It should be noted that a system component embodied as software may also be construed as a source program, executable program (object code), script, or any other entity comprising a set of instructions to be performed. When constructed as a source program, the program is translated via a compiler, assembler, interpreter, or the like, which may or may not be included within the memory, so as to operate properly in connection with the operating system.

When the computer 500 is in operation, the processor is configured to execute software stored within the memory, to communicate data to and from the memory, and to generally control operations of the recorder pursuant to the software. Software in memory, in whole or in part, is read by the processor, perhaps buffered, and is then executed. In this regard, when executing instructions associated with the recording controller, the exemplary functionality described above with respect to recording controllers may be performed.

FIG. 6 is a flowchart illustrating functionality (or method steps) that can be performed by a recording controller, such as the embodiment of FIG. 5. In particular, the functionality may be construed as beginning at block 610, in which user input regarding criteria used for determining whether communications are to be recorded is received. In block 612, the user input is convert into instructions that are operative to enable identification of a communication that is to be recorded. In block 614, the instructions are provided to a component that will be responsible for identifying communications that are to be recorded, such as to a switching device or recorder. Notably, the instructions can be provided in various manners, such as via network broadcast or direct communication to a selected IP address.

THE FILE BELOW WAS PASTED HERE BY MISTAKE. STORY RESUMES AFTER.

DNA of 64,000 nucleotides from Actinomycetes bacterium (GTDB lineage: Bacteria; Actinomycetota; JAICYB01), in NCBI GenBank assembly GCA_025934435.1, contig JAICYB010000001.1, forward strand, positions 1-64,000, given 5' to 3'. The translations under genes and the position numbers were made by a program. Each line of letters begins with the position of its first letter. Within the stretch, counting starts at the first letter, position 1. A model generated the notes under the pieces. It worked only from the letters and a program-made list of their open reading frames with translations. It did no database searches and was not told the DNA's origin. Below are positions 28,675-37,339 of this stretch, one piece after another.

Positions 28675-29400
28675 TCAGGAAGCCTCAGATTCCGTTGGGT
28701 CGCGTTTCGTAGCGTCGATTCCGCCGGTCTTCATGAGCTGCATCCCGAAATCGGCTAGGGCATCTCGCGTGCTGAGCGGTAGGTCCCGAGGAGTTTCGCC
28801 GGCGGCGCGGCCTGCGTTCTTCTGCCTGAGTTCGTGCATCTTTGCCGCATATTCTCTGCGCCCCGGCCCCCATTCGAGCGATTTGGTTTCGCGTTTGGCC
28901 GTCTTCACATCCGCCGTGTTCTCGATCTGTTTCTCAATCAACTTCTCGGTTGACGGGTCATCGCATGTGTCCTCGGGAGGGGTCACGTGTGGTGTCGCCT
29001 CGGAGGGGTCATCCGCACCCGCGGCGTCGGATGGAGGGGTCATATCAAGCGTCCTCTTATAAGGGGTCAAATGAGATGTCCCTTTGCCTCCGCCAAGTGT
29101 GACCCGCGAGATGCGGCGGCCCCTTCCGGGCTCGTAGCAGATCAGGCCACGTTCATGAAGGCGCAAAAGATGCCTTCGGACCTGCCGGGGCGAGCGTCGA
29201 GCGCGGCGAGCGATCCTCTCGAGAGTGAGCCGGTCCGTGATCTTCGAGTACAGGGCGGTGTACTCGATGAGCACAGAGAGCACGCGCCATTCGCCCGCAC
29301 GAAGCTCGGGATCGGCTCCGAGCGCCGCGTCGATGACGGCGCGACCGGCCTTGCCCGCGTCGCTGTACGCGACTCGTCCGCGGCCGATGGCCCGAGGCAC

FIG. 7 is a schematic diagram illustrating another exemplary embodiment of a system for providing recording as a network service. As shown in FIG. 7, system 700 incorporates communications networks 702 and 704. Each of these networks can be any or a combination of network types (WAN, LAN, the Internet) for providing Internet Protocol (IP) communications.

Communicating with each of networks 702 and 704 is a network switching device 710 that can be used for directing IP packets. Long term storage 712 communicates with the networks 702, 704 and thus with the switching device 710. Long term storage 712 receives IP packets, such as IP packets associated with a communication that is to be recorded, and stores information corresponding to the IP packets so that the recorded communications can be replayed. Notably, the IP packets received can be copies or some other interpretation of the original IP packets, thereby ensuring that the original packets continue to be routed as desired.